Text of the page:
Is it OK to Have Different Carpet in Different Rooms?

Like most moms, I dream of having a perfect home with immaculate matching carpets. But, with kids being kids and dogs adding to the mess, I’ve realized that my home’s flooring needs to adapt to my family’s lifestyle. Not the other way round.

It’s OK to have different carpeting in different rooms in your home that suits your lifestyle. Bedroom carpets should be plush, stairway and hallway carpeting must be durable, living and dining room carpets should be stain-resistant, and home office carpeting should allow you to move around.

Carpets are a great style statement and provide excellent comfort, especially on cold nights. I’ve learned through experience that they must be functional first and able to withstand all the wear and tear my family creates. So, if you want to avoid a case of buyer’s remorse – read on!

Music room with reclaimed wood wall with guitars hanging on it. Dark red accent wall.

Different Carpets: What You Should Know

There’s been much heated debate on whether you should have the same carpeting throughout your home to create a sense of cohesion or flow from room to room. Which makes perfect sense – in an ideal world.

Some people even debate whether they should use wall-to-wall carpeting at all! More on that here.

As we all know, life can get messy. And most bustling family homes, especially those with pets, must deal with the odd spill and heavy foot traffic.

While there’s a solid case for having different carpeting throughout your home for practical reasons, it’s important to choose carpeting that seamlessly flows from one area to another. No, they don’t have to match each other but they need to visually relate.

The most important thing to get right when you decide to use different carpets in different rooms is the treatment of the transitions. Just butting the carpets together can highlight differences in a bad way, so consider adding a wood or stone threshold between rooms for a more finished look.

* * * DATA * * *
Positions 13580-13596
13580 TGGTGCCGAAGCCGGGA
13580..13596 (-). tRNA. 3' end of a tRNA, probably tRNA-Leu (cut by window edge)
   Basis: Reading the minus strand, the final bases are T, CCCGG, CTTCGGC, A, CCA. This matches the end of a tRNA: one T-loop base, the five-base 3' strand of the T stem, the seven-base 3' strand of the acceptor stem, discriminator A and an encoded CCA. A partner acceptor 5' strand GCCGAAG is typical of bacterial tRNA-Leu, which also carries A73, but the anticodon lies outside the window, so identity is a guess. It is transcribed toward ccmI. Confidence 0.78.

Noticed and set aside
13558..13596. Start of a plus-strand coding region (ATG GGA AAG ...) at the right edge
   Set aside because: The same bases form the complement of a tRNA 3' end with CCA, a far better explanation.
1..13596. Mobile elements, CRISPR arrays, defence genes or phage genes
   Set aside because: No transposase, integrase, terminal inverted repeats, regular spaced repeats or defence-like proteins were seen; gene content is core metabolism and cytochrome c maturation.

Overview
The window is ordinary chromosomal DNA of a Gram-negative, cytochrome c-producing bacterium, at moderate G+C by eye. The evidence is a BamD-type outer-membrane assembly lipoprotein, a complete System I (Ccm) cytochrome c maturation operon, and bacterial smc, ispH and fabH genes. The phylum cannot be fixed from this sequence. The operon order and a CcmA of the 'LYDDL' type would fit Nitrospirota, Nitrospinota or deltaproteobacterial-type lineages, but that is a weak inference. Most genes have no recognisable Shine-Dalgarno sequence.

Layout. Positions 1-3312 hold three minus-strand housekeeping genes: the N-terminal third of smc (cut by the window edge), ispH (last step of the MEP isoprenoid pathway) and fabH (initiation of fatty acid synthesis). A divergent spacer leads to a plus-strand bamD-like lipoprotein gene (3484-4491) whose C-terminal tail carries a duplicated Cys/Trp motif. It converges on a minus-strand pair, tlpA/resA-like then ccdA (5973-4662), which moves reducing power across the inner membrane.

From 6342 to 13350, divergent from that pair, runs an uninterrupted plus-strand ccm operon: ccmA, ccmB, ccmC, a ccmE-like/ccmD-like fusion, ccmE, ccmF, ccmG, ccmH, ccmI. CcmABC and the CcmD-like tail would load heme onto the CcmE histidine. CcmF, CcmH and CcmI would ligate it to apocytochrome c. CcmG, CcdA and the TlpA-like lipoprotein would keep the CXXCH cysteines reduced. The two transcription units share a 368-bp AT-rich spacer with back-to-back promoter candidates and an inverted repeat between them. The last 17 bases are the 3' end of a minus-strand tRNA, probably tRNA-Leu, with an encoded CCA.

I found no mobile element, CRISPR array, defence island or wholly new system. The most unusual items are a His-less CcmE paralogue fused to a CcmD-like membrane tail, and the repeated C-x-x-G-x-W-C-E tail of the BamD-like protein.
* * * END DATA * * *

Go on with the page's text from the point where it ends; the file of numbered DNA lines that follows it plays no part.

Avoid cheap metal or vinyl transition strips whenever possible!

Carpeting Style Guide by Room

Carpets have unique pros and cons, so choosing a style and durable material that suits your lifestyle and is mostly wear and tear-resistant is important. You should also consider how easy or hard a carpet is to clean. Read my article on which carpets are hardest to clean for more information!

So, let’s have a look at a few fabulous options.


The ideal carpet feels plush, luxurious, and soft underfoot for any bedroom. Therefore, consider a cozy twisted fiber like a frieze, Saxony, or a contemporary shag carpet that, unlike their 70s versions, are available in a wide range of gorgeous colors.


To underscore the importance of having different carpets in different areas, the suggested bedroom carpeting on a staircase will be disastrous from a safety perspective.

So, avoid a potential disaster by investing in a carpet that’s not too thick or plush, as it needs to securely wrap around the staircase railings, treads, and banisters.

Another critical consideration is durability, as there’s a lot of traffic in that area. It would be wise to purchase carpeting crafted from strong fibers with a slip-proof tight loop style.

If you choose the right option, carpeted stairs are a great option for families because hardwood stairs or hard materials are incredibly slippery.


Like staircases, hallways are prone to a lot of foot traffic, so choose durable carpeting with a classic entryway pattern that will still look great after a few years of wear and tear.

Living & Dining Rooms

Your lifestyle should dictate your carpeting choice. How much foot traffic you get in your living and dining rooms will influence how durable you need your carpet to be. Especially if you have messy kids or pets!

The ideal carpet for living and dining rooms is crafted from short tight-nit nylon materials which are stain-resistant and not prone to chair indentations. Another great option would be to use carpet tiles like I did in my entryway.